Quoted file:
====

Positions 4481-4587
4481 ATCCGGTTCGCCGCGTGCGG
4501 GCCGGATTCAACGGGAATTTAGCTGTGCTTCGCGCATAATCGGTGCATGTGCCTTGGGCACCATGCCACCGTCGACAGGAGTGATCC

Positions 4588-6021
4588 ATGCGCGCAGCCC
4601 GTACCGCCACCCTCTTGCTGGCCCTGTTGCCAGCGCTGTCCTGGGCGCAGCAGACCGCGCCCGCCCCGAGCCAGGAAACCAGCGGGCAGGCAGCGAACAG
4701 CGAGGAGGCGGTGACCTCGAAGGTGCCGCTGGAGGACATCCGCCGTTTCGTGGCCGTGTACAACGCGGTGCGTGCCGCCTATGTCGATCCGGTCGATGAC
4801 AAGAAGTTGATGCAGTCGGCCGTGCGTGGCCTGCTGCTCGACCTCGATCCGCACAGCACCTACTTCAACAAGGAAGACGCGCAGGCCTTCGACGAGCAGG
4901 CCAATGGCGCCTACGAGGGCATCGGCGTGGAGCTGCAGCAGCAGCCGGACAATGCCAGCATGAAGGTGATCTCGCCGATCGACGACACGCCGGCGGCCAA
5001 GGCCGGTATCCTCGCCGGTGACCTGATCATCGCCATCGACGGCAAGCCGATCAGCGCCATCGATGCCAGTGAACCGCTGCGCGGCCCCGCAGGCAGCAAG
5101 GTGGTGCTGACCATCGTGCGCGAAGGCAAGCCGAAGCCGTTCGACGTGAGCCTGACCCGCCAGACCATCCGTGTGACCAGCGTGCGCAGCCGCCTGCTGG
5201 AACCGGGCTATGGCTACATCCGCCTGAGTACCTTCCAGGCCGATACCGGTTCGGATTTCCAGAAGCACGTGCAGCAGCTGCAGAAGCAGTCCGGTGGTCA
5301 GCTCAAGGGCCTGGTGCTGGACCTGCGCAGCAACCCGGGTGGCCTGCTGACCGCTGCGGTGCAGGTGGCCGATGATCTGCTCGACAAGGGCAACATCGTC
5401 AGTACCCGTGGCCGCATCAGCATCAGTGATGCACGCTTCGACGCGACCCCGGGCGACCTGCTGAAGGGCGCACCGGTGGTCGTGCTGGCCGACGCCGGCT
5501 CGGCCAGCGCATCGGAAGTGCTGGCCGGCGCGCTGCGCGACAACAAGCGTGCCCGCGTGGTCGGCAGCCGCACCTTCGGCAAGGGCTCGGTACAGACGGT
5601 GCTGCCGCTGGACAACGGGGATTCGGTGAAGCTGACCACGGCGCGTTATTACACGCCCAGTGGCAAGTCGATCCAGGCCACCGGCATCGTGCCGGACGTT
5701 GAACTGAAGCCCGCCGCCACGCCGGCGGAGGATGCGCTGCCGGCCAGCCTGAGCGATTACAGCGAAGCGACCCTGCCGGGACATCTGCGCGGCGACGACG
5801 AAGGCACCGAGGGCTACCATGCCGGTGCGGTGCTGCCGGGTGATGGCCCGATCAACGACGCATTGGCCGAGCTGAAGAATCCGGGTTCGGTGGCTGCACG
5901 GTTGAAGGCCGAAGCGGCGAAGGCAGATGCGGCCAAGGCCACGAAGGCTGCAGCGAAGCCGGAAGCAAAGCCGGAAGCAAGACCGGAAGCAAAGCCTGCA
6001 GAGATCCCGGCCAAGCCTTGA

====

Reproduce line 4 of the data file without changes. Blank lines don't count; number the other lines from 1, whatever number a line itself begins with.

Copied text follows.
Positions 4588-6021